Rachel Simon: Yeah. So I’ll give a few high level tips. So number one is you want to make that good first impression. And where we make that first impression primarily is through our photos and our headlines. So you want to make sure your profile photo is current and professional for LinkedIn. Now you don’t have to suit and tie for that photo, but it shouldn’t be something that you would put on your Facebook profile. A lot of times on Facebook, we’ll put our profile photo with our kids, our dog wearing sunglasses, whatever the case may be. So we want a professional looking photo where we’re making eye contact with the camera, you know, kind of upper torso headshot and to make sure that that photo is the settings are correct so that people outside your first degree network can see it. This happens all the time. People have their settings wrong. And so if their profile photo is set to be seen to first degree connections versus public, so that if I’m not connected to you, I can’t see your picture. So it looks like you don’t have one. So your profile photo, your banner image, which is the rectangle that sits behind your profile photo, and that should be that is like a billboard. So when it’s blank, it’s reading your ad here. If you work for a company, it’s great to make your marketing team happy. Ask them for a branded banner image. They will love you, I promise. If you are a business owner utilizing that space to promote your brand, your business, whatever it is that you do.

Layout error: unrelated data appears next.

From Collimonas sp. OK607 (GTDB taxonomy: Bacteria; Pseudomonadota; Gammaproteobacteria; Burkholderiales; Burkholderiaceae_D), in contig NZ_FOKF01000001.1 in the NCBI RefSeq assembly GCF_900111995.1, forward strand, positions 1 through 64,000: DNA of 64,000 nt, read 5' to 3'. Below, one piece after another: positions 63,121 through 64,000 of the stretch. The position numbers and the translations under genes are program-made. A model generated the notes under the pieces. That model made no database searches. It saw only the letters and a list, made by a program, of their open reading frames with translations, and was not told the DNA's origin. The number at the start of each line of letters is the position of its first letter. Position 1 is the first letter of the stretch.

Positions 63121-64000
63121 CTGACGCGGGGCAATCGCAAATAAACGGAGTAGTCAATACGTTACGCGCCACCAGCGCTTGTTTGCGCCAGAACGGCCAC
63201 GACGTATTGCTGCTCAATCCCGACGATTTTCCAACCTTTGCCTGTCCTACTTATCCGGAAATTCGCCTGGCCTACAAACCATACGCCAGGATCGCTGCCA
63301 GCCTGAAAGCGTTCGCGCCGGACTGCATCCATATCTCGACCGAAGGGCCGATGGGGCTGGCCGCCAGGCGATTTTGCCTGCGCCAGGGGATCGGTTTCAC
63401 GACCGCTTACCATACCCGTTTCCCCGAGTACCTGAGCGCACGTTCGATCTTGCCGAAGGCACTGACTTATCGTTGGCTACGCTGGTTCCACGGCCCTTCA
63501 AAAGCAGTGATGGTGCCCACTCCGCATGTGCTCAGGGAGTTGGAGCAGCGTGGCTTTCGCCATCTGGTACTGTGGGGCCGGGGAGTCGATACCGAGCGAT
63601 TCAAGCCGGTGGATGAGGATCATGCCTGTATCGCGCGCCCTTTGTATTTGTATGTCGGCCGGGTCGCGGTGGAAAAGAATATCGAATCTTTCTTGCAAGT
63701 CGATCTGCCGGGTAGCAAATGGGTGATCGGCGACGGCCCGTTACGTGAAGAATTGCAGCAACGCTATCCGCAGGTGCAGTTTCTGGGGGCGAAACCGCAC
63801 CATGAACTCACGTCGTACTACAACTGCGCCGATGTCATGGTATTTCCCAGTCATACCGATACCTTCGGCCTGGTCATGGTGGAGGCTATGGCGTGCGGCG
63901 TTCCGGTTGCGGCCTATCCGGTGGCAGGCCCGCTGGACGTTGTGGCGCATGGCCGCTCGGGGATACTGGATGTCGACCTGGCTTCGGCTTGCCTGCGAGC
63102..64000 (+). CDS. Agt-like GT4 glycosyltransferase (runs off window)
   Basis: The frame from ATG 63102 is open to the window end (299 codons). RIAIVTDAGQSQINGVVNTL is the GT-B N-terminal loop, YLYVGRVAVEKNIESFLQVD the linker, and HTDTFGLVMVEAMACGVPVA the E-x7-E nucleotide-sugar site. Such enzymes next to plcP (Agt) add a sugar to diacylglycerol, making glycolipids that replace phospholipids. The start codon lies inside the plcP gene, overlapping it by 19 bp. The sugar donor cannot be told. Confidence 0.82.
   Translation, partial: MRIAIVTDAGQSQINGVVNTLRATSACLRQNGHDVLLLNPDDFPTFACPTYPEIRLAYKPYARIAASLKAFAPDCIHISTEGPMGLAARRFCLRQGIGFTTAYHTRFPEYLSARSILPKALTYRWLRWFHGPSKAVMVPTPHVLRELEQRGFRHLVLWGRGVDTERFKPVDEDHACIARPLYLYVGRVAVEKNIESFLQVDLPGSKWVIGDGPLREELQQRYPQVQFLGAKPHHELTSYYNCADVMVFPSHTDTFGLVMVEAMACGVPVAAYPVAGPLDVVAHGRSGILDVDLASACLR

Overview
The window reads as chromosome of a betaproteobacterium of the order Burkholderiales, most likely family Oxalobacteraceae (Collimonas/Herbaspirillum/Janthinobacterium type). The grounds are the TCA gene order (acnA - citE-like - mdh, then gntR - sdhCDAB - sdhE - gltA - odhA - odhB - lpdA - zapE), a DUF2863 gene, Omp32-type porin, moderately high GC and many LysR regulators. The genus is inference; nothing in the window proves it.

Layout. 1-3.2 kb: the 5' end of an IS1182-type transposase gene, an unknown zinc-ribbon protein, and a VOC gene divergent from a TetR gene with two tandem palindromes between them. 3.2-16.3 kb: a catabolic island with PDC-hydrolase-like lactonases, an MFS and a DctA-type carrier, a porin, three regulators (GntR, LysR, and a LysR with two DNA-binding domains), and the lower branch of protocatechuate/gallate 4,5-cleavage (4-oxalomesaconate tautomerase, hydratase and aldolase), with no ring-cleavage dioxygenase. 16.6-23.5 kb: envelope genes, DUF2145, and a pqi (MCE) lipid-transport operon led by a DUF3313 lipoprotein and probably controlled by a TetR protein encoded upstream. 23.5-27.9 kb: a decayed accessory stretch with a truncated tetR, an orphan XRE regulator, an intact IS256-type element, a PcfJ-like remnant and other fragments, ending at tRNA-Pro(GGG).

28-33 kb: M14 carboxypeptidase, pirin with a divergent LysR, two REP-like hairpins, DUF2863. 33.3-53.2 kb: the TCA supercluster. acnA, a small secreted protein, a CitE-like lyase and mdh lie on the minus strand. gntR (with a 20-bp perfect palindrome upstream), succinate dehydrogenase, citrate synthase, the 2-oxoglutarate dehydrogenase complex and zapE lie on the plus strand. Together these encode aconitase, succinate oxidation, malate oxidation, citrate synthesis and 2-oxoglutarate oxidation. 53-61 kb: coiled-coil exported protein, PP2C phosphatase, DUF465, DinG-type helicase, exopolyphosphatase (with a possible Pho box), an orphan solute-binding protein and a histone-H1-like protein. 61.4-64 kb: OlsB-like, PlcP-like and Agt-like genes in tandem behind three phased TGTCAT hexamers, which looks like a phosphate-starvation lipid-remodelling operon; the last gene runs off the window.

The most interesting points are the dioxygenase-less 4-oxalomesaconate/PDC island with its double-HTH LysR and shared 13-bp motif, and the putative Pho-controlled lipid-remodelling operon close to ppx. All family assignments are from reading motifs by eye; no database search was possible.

Rachel Simon: But really taking advantage of that, that banner image and then your headline. Now this is one where people get a little kind of stuck because the default often is title and company. But these days so many company names are unclear as far as what that company does. So the example I always like to say is unless you’re the CEO of Delta, which we we know, we know what a CEO is and we know what Delta Airlines is, you need to really utilize that headline and make it more descriptive based on what is the value that you offer versus what’s your title and your company. So there’s a little creativity that can go into that. And with your headline, the first 40 to 50 characters are the most important. So you want to front load your headline with those valuable words and phrases at the top. So that’s really make that good first impression. And that’s going to. Definitely help as far as the overall strategy is concerned. And then, you know, there’s a lot of components to a profile. There’s a lot of components to understanding who you’re connected to. And then as you get more and more into it, how do you start to create content and engage with people so that you’re showing up in front of the people you want to be seen by?
Lee Kantor: So what’s your backstory? How did you become like a, you know, so proficient in optimizing LinkedIn?